Mid-July used to be a time when political campaigns went away, did a lot of fundraising and left the campaigning to their surrogates and the few, unlucky paid staffers who didn’t have enough clout to wrangle a beach break.
Those days are gone, kaput, never coming back. In a narrowly divided Virginia, the political stakes are just too high for candidates to ease up even for a few days.
That leaves the statewide campaigns with a lot of time to fill. Will they do it with policy ideas, white papers, maybe a debate or two? One could hope — and voters most certainly should demand it.
The McAuliffe campaign has put out a lot of material, but none of it seems to be sticking in the public mind. Why? We already know Terry McAuliffe, the Democratic nominee for governor. He’s been on the statewide stage since his first gubernatorial run in 2009. His ideas — and even his baggage — are mostly old news.
What bothers some Democrats I’ve spoken to is the constant pitches for contributions. In a way, though, that’s a good sign — a throwback to when summers were devoted to raising money and laying the groundwork for fall.
What we’ve gotten from the GOP side, though, is a hot July mess.
Trackers from the Glenn Youngkin campaign confronted McAuliffe  at Reagan National Airport on his return from a brief vacation. Was the hope to get McAuliffe to slip up, maybe making a circa 2006 George Allen-like “macaca ” gaffe that sends his campaign into a tailspin?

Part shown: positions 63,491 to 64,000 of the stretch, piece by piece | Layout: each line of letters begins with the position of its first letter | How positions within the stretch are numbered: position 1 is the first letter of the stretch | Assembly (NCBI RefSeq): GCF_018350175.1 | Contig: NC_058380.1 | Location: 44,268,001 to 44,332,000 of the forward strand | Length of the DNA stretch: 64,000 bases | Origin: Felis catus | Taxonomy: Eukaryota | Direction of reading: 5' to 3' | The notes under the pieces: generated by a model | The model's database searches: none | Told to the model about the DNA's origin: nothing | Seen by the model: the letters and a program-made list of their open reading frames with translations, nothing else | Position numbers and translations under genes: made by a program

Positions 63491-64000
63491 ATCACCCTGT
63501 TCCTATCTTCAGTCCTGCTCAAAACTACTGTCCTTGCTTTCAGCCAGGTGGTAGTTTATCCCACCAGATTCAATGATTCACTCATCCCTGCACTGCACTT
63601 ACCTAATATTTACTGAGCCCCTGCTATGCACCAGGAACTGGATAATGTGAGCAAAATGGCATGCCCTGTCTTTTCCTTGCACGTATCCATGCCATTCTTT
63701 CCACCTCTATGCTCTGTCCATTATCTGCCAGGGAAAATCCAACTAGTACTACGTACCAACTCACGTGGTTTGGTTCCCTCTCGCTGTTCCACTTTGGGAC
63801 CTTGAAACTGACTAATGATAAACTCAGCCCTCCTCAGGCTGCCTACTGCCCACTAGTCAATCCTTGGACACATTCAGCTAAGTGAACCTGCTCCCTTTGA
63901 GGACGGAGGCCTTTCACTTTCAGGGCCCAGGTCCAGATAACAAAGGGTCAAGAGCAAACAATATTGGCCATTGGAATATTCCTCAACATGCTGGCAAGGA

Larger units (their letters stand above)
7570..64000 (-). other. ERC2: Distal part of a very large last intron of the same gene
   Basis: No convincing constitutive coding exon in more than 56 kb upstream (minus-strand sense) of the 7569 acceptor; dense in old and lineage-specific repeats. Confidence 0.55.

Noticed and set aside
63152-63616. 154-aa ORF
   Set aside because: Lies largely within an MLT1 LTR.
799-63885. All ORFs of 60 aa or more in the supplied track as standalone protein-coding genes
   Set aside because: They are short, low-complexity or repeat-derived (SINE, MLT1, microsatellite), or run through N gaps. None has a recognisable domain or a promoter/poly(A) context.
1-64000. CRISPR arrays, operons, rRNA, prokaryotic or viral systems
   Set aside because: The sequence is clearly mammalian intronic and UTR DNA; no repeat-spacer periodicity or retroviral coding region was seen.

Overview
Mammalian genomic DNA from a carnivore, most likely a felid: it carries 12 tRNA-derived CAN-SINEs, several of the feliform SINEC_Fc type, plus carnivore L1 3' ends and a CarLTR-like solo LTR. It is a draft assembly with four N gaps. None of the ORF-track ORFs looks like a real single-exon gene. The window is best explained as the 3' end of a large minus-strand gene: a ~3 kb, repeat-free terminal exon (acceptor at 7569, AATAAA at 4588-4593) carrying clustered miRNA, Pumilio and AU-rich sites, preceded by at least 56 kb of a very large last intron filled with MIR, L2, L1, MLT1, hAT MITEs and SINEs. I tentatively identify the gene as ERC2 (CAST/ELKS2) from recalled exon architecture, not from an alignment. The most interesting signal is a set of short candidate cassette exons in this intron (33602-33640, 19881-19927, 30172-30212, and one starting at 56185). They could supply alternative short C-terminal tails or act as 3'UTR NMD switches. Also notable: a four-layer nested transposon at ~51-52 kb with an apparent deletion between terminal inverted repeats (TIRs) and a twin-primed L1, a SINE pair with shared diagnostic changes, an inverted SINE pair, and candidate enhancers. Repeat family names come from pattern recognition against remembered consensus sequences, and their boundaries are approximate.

Sure, maybe. But questions about whether the Clintons were at Nantucket or questioning why McAuliffe accepted Gov. Ralph Northam’s (D) endorsement despite having called for Northam to resign following the yearbook picture scandal in 2019? That’s bush-league stuff.
Instead, get the trackers to ask McAuliffe about the Virginia Parole Board. There are plenty of unanswered questions  that would fit neatly with Youngkin’s law-and-order message.
A bigger issue, though, is ex-president Donald Trump’s growing interest in the campaign.
Trump has issued three statements on the gubernatorial race, praising Youngkin, deriding McAuliffe and, most recent, inserting the ‘big lie’  about the 2020 presidential election and warning that we should “watch the ‘vote counters.’”
Trump’s repeated commentary is a gift to McAuliffe. Yes, the Youngkin campaign is attempting to punch back claiming that it shows that McAuliffe has an “obsession ” with the ex-president. Fair enough.
But let’s be clear: Trump lost Virginia twice. In Trump’s single term in office, Virginia Republicans lost control of the 2nd, 7th and 10th Congressional Districts. The GOP lost control of the House of Delegates and the state Senate and was shellacked in the 2017 statewide races.
Were the McAuliffe campaign to ignore Trump — especially when the ex-president decides to make himself an issue — it would be guilty of gross political malpractice.
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